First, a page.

The **fthex01** example uses default-size tick marks on perimeter sides parallel to the U axis, double-size tick marks on perimeter sides parallel to the V axis, and quadruple-size tick marks on perimeter sides parallel to the W axis.

1 DO 108 I=1,11 2 PTMP=REAL(I-1)/10. 3 DO 107 J=1,101 4 QTMP=REAL(J-1)/100. 5 CALL POINT3 (PTMP,QTMP,0.) 6 CALL POINT3 (QTMP,PTMP,0.) 7 CALL POINT3 (PTMP,0.,QTMP) 8 CALL POINT3 (QTMP,0.,PTMP) 9 CALL POINT3 (0.,PTMP,QTMP) 10 CALL POINT3 (0.,QTMP,PTMP) 11 107 CONTINUE 12 108 CONTINUE

CALL POINT3 (UPOS, VPOS, WPOS)

**UPOS, VPOS, WPOS***Real, Input*---The U, V, and W coordinates of a point whose projection is to be drawn.

Each point is drawn by calling the GKS routine GPM to draw a polymarker of type 1. Points are therefore drawn in the current polymarker color, as determined by the last call to the GKS routine GSPMCI; by default, color index 1 is the one used.

Calling the GKS routine GSMKSC to change the polymarker size does not normally affect polymarkers of type 1, so there is no good way to make the points bigger; if you want to do this, you should use LINE3 (or perhaps FRST3 and VECT3) instead of POINT3 to draw an object of the desired size.

1 WFUN(U,V)=.5+.25*SIN(5.*U)+.25*COS(5.*V) 2 CALL PLOTIF (0.,0.,2) 3 CALL GSLWSC (2.) 4 DO 110 I=1,11 5 UTMP=REAL(I-1)/10. 6 CALL FRST3 (UTMP,0.,WFUN(UTMP,0.)) 7 DO 109 J=2,11 8 VTMP=REAL(J-1)/10. 9 CALL VECT3 (UTMP,VTMP,WFUN(UTMP,VTMP)) 10 109 CONTINUE 11 110 CONTINUE 12 DO 112 J=1,11 13 VTMP=REAL(J-1)/10. 14 CALL FRST3 (0.,VTMP,WFUN(0.,VTMP)) 15 DO 111 I=2,11 16 UTMP=REAL(I-1)/10. 17 CALL VECT3 (UTMP,VTMP,WFUN(UTMP,VTMP)) 18 111 CONTINUE 19 112 CONTINUE

CALL FRST3 (UPOS, VPOS, WPOS) CALL VECT3 (UPOS, VPOS, WPOS)

**UPOS, VPOS, WPOS***Real, Input*---The U, V, and W coordinates of a point in 3-space.

Each call to FRST3 moves a conceptual "pen" to the new starting point for a sequence of line draws. Each call to VECT3 draws a line from the current pen position to a new pen position and then makes that the current pen position.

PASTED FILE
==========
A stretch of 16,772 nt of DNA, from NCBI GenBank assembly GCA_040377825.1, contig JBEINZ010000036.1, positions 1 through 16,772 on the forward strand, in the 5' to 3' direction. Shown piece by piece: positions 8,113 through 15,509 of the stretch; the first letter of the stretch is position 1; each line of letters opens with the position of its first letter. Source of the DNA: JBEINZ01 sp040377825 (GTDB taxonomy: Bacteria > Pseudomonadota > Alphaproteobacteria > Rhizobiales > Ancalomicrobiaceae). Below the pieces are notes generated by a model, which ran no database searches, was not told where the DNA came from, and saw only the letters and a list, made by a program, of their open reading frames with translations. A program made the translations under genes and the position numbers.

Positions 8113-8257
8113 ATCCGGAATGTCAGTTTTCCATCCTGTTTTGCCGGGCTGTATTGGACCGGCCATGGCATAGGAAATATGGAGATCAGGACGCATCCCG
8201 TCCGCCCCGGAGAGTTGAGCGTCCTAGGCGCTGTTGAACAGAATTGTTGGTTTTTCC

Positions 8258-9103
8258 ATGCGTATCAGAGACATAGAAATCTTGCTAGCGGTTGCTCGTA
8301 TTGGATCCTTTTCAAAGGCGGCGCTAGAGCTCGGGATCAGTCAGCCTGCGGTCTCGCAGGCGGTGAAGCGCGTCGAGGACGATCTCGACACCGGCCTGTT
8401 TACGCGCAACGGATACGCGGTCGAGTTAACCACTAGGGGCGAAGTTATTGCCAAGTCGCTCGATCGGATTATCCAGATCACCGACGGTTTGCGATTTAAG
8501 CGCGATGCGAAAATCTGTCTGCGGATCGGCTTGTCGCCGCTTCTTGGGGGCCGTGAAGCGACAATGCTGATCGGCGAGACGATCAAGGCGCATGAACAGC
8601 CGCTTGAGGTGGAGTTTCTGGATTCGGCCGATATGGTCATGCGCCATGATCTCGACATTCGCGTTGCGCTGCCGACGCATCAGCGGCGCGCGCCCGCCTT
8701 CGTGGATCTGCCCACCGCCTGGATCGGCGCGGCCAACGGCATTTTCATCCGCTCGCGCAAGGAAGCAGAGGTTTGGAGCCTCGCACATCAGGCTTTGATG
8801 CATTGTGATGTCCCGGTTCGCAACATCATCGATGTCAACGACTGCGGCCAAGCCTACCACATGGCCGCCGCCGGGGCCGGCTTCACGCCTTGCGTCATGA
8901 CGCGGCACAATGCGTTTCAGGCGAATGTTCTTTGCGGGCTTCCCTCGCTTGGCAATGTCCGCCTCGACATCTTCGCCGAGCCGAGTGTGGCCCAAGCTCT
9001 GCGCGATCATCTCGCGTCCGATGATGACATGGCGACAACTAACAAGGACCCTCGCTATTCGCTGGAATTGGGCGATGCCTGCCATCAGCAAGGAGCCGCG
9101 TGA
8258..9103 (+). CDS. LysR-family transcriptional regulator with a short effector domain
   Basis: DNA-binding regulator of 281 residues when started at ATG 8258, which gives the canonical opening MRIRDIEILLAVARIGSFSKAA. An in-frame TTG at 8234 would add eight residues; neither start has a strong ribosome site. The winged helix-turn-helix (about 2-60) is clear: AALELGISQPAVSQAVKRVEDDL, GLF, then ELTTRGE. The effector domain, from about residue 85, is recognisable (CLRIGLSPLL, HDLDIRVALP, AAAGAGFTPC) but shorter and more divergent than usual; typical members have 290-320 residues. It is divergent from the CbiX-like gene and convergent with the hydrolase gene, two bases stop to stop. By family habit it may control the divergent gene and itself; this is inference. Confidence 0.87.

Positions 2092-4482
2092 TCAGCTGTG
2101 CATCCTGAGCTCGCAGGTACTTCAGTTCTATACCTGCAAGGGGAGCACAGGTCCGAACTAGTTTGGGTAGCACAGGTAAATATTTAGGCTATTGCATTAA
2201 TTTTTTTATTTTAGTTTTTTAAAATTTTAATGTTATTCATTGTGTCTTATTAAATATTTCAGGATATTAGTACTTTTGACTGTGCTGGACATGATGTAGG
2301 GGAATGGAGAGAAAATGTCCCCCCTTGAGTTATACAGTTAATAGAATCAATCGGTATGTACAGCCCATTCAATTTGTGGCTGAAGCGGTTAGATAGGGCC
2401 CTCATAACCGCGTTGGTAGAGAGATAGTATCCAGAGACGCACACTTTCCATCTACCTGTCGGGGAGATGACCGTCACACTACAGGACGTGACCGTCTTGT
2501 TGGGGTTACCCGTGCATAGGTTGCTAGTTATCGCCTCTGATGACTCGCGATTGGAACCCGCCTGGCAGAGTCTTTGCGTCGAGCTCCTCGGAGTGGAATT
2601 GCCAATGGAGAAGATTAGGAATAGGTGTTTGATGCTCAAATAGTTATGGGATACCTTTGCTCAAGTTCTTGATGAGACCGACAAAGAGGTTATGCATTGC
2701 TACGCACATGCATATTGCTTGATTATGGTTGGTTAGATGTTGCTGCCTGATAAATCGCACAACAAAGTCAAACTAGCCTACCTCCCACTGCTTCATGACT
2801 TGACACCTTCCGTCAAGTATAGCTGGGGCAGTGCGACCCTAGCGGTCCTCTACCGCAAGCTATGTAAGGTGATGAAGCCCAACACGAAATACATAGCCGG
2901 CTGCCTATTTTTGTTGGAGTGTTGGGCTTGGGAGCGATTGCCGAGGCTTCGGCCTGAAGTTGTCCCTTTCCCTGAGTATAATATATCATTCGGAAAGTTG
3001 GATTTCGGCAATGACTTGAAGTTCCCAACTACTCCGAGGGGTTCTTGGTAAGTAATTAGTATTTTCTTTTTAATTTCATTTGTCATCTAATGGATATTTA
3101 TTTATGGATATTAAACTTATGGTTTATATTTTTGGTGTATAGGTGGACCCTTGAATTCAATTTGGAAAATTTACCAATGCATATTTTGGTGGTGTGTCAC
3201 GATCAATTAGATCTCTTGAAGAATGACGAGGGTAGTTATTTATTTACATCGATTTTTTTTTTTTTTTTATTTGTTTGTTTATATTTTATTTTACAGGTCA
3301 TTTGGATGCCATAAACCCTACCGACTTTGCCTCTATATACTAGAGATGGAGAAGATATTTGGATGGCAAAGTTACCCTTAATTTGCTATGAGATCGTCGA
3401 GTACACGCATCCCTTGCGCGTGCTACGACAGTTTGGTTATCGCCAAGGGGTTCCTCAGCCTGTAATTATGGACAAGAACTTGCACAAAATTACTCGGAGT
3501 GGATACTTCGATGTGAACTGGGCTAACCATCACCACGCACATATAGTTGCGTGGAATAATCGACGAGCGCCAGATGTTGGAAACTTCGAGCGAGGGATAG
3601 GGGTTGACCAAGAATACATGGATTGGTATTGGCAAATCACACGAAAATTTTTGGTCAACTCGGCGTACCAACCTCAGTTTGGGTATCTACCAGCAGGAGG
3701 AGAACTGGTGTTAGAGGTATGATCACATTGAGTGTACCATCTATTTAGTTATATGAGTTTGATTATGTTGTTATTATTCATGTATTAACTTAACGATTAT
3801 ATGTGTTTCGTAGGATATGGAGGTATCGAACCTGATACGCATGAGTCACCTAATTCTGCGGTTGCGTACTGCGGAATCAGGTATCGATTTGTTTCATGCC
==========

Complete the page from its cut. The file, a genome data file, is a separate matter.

Line segments are drawn in the current polyline color, as determined by the last call to the GKS routine GSPLCI; by default, color index 1 is used. Line width is determined by the last call to the GKS routine GSLWSC; by default, the value of the line width scale factor is 1.

Note that the routines FRST3 and VECT3 do not flush the SPPS polyline buffer. In fact, to have them do so would entirely defeat the purpose of that buffer. Therefore, if your last call was to the routine VECT3 and you are about to call GKS routines to change color or line width, you must first call PLOTIF (as shown on line 2) to flush the buffer; otherwise, the color and line width changes will affect line draws flushed from the buffer later.

1 WFUN(U,V)=.5+.25*SIN(5.*U)+.25*COS(5.*V) 2 CALL PLOTIF (0.,0.,2) 3 CALL GSLWSC (2.) 4 DO 114 I=1,21,2 5 UTMP=REAL(I-1)/20. 6 DO 113 J=1,21,2 7 VTMP=REAL(J-1)/20. 8 WTMP=WFUN(UTMP,VTMP) 9 CALL LINE3 (UTMP-.04,VTMP,WTMP,UTMP+.04,VTMP,WTMP) 10 CALL LINE3 (UTMP,VTMP-.04,WTMP,UTMP,VTMP+.04,WTMP) 11 CALL LINE3 (UTMP,VTMP,WTMP-.04,UTMP,VTMP,WTMP+.04) 12 113 CONTINUE 13 114 CONTINUE

CALL LINE3 (UPOS1, VPOS1, WPOS1, UPOS2, VPOS2, WPOS2)

**UPOS1, VPOS1, WPOS1***Real, Input*---The U, V, and W coordinates of a point in 3-space.**UPOS2, VPOS2, WPOS2***Real, Input*---The U, V, and W coordinates of another point in 3-space.

The statement:

CALL LINE3 (UPOS1, VPOS1, WPOS1, UPOS2, VPOS2, WPOS2)is equivalent to the three statements:

CALL FRST3 (UPOS1, VPOS1, WPOS1) CALL VECT3 (UPOS2, VPOS2, WPOS2) CALL PLOTIF (0.,0.,2)but is slightly more efficient. To approximate a curve defined by three or more points, though, it is not efficient to use LINE3, because the first point of each line segment after the first will be a repeat of the second point of the previous line segment and will therefore be repeated in the metafile. Thus, to approximate a curve, you should use FRST3 and VECT3 (or CURVE3, which is described in the next module).

Straight-line segments drawn by LINE3 are drawn in the current polyline color, as determined by the last call to the GKS routine GSPLCI; by default, color index 1 is used. Line width is determined by the last call to the GKS routine GSLWSC; by default, the line width scale factor is 1.

1 WFUN(U,V)=.5+.25*SIN(5.*U)+.25*COS(5.*V) 2 CALL PLOTIF (0.,0.,2) 3 CALL GSLWSC (2.) 4 DO 113 I=1,361 5 TEMP=5.*REAL(I-1) 6 UCRV(I)=.5+TEMP/3600.*COS(.017453292519943*TEMP) 7 VCRV(I)=.5+TEMP/3600.*SIN(.017453292519943*TEMP) 8 WCRV(I)=WFUN(UCRV(I),VCRV(I)) 9 113 CONTINUE 10 CALL CURVE3 (UCRV,VCRV,WCRV,361)